Low-flation

2 Apr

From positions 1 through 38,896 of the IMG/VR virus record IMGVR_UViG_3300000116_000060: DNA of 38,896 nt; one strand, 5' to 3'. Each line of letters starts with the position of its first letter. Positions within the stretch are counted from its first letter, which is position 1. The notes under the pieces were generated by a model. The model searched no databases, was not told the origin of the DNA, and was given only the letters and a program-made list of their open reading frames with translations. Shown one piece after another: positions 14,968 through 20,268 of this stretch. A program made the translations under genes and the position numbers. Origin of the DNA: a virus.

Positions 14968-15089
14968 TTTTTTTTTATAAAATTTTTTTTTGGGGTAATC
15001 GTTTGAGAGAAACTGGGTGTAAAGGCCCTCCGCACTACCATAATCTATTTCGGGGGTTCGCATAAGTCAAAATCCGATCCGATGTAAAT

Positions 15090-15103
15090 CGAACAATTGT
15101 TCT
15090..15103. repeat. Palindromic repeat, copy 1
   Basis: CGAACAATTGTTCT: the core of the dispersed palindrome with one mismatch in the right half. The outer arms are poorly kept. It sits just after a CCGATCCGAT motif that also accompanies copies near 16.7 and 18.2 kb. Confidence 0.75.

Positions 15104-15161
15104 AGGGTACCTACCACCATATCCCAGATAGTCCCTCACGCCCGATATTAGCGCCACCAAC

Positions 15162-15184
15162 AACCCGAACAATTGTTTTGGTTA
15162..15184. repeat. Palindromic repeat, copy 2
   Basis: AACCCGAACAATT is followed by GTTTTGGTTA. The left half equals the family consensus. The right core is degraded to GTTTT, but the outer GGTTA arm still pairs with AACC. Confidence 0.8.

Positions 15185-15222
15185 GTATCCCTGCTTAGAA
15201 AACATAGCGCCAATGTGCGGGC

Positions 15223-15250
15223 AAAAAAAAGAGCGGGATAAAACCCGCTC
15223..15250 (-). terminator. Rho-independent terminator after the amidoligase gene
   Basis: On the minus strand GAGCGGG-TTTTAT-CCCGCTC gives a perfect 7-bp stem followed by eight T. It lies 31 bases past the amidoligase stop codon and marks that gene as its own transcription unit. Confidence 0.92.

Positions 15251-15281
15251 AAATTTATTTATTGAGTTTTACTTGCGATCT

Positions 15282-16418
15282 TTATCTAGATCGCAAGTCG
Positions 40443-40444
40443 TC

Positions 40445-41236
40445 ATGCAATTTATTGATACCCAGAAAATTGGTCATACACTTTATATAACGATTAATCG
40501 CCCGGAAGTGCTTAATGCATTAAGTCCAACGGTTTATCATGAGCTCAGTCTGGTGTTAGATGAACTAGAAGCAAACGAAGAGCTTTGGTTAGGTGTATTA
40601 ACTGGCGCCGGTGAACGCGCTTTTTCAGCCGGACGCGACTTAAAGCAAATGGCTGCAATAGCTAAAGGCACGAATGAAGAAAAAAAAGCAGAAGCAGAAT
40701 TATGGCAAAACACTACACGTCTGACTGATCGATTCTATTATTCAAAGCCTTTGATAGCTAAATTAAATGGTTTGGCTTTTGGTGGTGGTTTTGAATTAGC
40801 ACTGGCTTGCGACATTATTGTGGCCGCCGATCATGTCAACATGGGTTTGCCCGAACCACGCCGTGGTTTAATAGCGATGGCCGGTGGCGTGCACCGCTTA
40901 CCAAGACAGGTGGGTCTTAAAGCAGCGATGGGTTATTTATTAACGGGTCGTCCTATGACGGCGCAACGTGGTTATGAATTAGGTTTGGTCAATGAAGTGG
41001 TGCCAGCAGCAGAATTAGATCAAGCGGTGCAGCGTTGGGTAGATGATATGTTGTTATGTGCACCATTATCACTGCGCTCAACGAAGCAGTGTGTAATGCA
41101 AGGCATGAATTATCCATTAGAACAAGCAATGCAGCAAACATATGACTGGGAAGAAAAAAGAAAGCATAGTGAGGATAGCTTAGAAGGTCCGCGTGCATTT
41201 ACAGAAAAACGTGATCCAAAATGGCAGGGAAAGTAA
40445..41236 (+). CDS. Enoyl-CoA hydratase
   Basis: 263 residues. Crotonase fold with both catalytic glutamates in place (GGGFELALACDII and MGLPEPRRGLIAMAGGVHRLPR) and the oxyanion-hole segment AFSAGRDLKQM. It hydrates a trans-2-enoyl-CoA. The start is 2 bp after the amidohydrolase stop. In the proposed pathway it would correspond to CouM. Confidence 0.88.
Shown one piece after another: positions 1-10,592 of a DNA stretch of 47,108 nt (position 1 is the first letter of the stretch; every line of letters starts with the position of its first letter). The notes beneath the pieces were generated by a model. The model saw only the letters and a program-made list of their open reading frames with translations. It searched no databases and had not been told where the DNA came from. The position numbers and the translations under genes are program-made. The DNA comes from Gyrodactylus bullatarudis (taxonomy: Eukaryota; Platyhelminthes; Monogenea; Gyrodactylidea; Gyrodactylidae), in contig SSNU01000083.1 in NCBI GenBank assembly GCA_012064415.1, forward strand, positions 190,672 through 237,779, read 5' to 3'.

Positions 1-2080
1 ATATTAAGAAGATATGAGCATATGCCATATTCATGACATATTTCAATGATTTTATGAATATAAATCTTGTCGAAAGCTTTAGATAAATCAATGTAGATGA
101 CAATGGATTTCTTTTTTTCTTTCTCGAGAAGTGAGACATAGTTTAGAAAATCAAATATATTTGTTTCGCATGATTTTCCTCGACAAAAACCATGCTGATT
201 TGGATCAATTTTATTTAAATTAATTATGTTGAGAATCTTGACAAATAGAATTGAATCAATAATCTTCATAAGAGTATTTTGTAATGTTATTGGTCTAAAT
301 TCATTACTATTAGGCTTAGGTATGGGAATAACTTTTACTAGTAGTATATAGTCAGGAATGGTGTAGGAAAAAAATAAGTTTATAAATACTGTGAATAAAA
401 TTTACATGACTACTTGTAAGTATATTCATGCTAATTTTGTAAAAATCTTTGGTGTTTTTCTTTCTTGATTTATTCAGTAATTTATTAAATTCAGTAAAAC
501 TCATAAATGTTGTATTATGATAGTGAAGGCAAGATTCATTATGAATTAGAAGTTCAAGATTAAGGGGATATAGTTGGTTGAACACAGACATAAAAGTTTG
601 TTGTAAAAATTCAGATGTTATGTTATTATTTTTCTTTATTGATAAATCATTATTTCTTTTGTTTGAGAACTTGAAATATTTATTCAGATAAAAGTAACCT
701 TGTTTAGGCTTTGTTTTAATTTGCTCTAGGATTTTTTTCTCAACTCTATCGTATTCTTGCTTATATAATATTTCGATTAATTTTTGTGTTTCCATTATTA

Leave it to a French attorney to supply us with the latest addition to the list of non-words we currently must endure. In her words before the upcoming IMF meeting, Christine Lagarde commented on the job killing low-flation that exists in the Eurozone. Fed Governor Bullard must have been envious that he did not think of it first when he remarked today that inflation rate in the U.S. will be managed from below (???) and that Fed policy will be highly responsive to any signs of falling inflation. We comment on these remarks because the level of certainty and respect that is currently being afforded these monetary mandarins is bordering on crazy. As we await the ECB’s decision to extend their own non-traditional monetary policies, in addition to rumblings out of Japan that they will extend their monetary carpet bombing even further, we have run across a study by the BOE that throws water on the entire concept of the money multiplier. The authors of said report maintain that traditional concepts of money creation are essentially relics of the past and that the monetary base can only be altered by Central Bank policy, particularly the non-traditional variety. If you like curve fitting studies, then you will really love this one as it looks at the most recent actions by Central Banks and their effects on lending and money creation. The conclusion is that there is no such thing as “money printing” and that Central Banks, through their various non-traditonal zero rate bound policies have the ultimate ability to affect the amount of “money” in the system. The study pays lip service to increased bank regulation and attitudes toward risk, but my point in discussing this study is that we are currently on the brink of giving Central Bankers complete carte blanche, even when it comes to dismissing tried and true concepts of money and banking. The risk, as we have discussed, is that with power comes hubris and a Central Bank mindset that  believes markets, economies and attitudes toward risk can be effectively managed using some intricate (unknown to us) algorithm. It is our belief that this complacent and unjustifiable faith in Central Bankers represents an inflection point, just as the complete lack of belief in monetary efficacy represented a tipping point during the Volcker era.These inflection points are critical as they, in our opinion, represent secular divergences between paper and non-paper assets. Buy Stuff Sell Paper

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